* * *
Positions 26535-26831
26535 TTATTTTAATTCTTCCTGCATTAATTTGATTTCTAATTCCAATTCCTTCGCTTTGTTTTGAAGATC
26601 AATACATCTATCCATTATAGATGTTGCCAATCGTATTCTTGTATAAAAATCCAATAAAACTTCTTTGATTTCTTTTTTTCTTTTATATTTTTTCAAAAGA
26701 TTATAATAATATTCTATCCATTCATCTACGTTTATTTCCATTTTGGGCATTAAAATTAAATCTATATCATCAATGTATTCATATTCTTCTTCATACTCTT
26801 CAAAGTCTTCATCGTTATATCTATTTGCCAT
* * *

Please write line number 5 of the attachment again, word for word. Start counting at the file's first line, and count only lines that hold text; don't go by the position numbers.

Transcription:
26801 CAAAGTCTTCATCGTTATATCTATTTGCCAT